“Branching out beyond their traditional scope on a project—such as by getting more involved with design and product selection, as well as commissioning and basic integration—are great new opportunities for electrical contractors,” said Mulunda. He encourages contractors to consider that “the job call-back, which has historically been a profit-shaving nuisance, can be converted into a value-added opportunity. The contractor of the future will most likely own the system startup, basic setup and integration, and will then be positioned to handle system scaling whenever the client is ready.”
According to Mulunda, “contractors will increasingly manage the handover process of systems to the client or facility management team, ensuring that they have the tools at their disposal to receive actionable data from their system and make simple adjustments.”
Buerer noted that integrating low-voltage control and networking into their business are musts for contractors who want to move forward with new building technologies.
“Wireless solutions are becoming more widely adopted and accepted, so understanding the different communication protocols and the basics of lighting control strategies, and embracing app-configurable programming, can also be a huge advantage,” he said.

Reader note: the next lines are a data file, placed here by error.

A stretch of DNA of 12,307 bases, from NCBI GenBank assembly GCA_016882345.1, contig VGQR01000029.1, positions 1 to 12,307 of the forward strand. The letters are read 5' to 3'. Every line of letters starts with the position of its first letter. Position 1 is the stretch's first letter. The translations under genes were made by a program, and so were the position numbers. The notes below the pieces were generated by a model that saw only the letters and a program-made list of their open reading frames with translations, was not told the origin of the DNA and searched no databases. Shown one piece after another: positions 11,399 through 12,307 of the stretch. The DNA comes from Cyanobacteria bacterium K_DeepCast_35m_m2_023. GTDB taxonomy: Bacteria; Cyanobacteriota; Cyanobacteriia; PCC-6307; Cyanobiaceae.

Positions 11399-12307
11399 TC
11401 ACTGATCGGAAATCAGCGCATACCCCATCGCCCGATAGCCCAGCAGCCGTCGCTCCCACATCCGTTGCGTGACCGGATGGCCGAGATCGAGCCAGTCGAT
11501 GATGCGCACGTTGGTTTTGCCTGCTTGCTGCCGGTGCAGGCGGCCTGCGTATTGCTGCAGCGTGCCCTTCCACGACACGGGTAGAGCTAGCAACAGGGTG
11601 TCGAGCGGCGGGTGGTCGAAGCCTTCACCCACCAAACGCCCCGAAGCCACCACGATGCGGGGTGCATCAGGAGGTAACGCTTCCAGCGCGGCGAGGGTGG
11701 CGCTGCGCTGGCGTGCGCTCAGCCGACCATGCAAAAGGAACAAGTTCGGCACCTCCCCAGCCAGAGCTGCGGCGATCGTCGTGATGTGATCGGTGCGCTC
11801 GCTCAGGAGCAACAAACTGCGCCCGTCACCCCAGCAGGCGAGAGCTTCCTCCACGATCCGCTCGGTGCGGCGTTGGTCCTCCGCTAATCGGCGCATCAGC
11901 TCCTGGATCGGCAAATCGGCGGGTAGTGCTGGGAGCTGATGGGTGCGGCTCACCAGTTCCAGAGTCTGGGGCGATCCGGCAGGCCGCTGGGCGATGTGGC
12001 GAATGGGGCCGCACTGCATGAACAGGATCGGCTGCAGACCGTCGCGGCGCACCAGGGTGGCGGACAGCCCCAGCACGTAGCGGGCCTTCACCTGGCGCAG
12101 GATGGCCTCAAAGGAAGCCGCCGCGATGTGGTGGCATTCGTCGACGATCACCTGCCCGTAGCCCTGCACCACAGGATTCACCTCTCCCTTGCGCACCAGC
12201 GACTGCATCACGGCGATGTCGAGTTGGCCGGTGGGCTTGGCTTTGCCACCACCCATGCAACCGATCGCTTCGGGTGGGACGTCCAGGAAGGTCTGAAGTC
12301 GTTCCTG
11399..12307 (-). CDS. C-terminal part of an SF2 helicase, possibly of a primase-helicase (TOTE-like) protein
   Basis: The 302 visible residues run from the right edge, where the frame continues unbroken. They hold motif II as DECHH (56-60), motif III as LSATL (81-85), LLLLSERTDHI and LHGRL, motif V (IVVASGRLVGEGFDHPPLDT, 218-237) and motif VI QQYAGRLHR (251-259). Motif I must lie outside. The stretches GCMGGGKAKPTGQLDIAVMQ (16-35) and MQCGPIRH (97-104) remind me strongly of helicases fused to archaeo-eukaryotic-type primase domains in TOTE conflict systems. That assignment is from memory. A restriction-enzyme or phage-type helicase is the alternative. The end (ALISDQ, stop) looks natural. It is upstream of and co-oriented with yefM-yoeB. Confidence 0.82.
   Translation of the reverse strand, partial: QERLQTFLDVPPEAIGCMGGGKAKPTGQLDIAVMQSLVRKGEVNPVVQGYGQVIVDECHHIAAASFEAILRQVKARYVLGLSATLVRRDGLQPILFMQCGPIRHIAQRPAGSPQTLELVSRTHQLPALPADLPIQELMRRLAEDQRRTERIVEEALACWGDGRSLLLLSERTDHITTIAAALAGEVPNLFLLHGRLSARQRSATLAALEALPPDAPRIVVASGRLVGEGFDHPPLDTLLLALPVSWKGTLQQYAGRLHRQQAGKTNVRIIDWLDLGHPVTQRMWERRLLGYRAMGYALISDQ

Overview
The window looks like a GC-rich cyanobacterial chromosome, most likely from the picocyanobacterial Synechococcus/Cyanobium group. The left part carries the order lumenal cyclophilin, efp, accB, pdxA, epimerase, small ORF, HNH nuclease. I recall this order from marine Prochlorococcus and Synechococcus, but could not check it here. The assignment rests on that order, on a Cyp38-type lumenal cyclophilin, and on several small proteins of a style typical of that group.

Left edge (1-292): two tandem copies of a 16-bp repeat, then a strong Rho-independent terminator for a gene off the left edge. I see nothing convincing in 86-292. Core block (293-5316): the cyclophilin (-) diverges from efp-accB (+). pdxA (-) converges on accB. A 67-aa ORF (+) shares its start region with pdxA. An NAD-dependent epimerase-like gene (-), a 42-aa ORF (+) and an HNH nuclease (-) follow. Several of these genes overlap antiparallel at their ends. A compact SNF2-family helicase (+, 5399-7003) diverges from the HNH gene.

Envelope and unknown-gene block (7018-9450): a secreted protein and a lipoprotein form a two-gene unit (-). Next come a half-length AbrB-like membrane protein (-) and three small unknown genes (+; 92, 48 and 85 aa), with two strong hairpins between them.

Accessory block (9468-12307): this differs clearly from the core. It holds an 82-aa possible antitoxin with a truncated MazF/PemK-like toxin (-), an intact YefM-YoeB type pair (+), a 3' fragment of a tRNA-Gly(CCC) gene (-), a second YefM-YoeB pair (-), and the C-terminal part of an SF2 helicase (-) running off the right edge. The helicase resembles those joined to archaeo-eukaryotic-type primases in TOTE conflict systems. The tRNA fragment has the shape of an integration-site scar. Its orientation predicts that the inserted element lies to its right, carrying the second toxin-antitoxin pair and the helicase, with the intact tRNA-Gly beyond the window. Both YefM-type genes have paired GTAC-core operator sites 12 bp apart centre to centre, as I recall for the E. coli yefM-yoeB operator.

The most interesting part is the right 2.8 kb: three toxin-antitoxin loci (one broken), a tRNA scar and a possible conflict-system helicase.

“Low-voltage lighting and wireless lighting control are the two biggest opportunities electrical contractors should consider when it comes to selling simplicity and cost savings to their customers,” Mercier agreed.
To get started, Mulunda suggests that electrical contractors align themselves with one or more trusted manufacturers committed to service and support every step of the way—from design to installation and service.
In addition, “leverage your local Joint Apprenticeship and Training Committee chapter as well as manufacturers that support these training centers with curricula, training tools, product donations/installations and technical expertise to expand learning opportunities,” he said. “Local distributors may also host on-demand manufacturer training and demonstrations that meet a contractor’s busy schedule.”
“Enter with an open mind and get as much education as you can,” Mercier said. “The technologies are quite easy once you know the ground rules going in.”